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In New Jersey, the length of an alimony agreement is often based on how long a couple was married. The longer the marriage, the longer the spousal support agreement can last. If you are currently trying to negotiate an alimony agreement of your own, our Sparta, Sussex County NJ spousal support attorneys are ready to assist you.

How Does the Length of My Marriage Affect an Alimony Agreement?

Which kind of alimony agreement you end up with is chiefly determined by how long you were married. You can have:

Open-durational alimony: This does not have a set end date and could last for as long as both spouses live if it is never modified. This is usually only awarded when a couple was married for 20 or more years.

Limited-duration alimony: As its name suggests, this type of spousal support agreement has a set end date.

The second type of alimony is for couples who were married for fewer than 20 years. Such agreements are not meant to last for longer than the marriage did and could last for a minimum of half the marriage’s length. So if you were married for 10 years, an alimony agreement would likely last between five and 10 years.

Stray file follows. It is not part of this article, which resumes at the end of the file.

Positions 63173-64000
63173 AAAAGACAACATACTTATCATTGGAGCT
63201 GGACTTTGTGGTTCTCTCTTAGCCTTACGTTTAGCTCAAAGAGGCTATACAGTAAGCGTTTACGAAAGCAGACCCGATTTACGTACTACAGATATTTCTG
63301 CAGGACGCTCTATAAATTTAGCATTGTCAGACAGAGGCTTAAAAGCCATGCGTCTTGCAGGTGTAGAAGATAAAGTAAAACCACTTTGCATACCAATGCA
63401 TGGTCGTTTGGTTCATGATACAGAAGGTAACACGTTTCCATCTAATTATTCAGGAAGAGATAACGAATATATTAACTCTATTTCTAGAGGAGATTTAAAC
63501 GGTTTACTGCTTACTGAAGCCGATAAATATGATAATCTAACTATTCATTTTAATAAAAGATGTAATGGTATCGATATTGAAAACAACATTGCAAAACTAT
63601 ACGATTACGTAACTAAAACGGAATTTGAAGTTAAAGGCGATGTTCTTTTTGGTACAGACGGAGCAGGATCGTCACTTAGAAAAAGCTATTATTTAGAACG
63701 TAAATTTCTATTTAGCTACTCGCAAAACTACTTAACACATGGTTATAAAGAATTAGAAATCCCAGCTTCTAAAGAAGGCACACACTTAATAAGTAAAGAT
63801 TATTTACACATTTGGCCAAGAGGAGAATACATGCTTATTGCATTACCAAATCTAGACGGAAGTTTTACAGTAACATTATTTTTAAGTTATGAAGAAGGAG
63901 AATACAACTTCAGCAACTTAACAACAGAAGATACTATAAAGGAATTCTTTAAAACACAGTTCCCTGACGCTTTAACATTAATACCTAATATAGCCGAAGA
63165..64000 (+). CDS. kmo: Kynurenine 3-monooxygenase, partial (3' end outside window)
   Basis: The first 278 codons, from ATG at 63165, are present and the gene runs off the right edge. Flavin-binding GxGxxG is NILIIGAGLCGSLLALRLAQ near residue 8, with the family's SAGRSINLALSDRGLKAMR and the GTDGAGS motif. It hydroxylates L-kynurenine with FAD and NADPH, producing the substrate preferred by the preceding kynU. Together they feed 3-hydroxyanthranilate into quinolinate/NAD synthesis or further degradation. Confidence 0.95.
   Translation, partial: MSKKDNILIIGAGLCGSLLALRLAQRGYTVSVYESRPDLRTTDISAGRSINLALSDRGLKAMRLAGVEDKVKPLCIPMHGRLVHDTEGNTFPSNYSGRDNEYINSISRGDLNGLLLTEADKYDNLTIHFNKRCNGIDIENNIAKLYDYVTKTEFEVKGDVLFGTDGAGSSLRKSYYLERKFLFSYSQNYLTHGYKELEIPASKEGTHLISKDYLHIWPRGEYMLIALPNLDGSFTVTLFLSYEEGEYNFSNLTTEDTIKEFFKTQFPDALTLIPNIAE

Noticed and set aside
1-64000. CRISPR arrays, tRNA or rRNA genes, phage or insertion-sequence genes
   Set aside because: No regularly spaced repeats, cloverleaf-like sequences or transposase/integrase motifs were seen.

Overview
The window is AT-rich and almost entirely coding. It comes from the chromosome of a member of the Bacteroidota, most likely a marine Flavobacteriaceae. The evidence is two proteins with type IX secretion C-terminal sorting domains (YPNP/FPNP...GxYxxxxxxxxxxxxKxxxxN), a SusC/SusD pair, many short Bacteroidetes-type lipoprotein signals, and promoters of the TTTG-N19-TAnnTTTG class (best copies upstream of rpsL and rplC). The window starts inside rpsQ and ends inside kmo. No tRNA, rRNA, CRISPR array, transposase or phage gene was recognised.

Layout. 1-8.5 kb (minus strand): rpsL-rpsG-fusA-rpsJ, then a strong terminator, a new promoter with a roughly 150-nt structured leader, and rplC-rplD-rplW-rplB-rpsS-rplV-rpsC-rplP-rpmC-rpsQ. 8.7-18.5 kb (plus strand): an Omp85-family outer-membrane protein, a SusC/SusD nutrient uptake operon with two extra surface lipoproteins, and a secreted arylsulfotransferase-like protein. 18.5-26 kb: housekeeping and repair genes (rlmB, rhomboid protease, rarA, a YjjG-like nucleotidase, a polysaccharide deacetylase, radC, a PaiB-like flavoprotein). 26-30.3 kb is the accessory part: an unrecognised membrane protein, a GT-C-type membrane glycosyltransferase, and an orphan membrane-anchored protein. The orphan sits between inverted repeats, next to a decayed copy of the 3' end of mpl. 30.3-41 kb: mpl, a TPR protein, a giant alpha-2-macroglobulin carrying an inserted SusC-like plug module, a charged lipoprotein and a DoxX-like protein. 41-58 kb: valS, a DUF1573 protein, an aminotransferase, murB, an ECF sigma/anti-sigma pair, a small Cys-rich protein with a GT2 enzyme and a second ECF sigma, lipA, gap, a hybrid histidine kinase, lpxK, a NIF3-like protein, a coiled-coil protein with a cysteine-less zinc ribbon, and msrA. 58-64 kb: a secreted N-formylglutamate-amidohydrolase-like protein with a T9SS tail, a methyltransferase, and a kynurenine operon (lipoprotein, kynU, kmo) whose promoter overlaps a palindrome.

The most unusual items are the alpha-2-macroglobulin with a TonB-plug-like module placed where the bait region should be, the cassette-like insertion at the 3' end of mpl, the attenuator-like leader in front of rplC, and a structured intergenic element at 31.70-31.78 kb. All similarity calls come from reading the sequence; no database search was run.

What Can Cause a Spousal Support Agreement to End Earlier or Last Longer?

This is what you can expect in most typical situations, but some divorces are different. In those cases, alimony agreements can end earlier or last longer, even if this seems to ignore the length of the marriage.

An agreement can end early if the supported spouse gets remarried or enters into a civil union. They need to inform the paying spouse of their change in status so that alimony payments can be stopped. Sometimes a paying spouse can also show that their ex is cohabitating with someone else and no longer needs support.

Then there are situations in which a judge can decide that an alimony agreement can go on longer than expected. They can ignore the length of a marriage and extend a paying spouse’s obligation based on:

  • How dependent one spouse was on the other during the marriage
  • The age of both parties at the time they were married
  • Whether one spouse is a primary caregiver of a child
  • A supported spouse’s health and ability to be independent
  • If a spouse gave up career opportunities to support the other spouse

So the length of the marriage does matter, but other factors can also influence the terms of the final alimony agreement and how long it lasts.

Talk to a Knowledgeable Divorce Attorney

If you are in need of an attorney who can help you fight for the best possible spousal support agreement, schedule a consultation with our law firm. The Paris P. Eliades Law Firm, LLC is ready to assist you.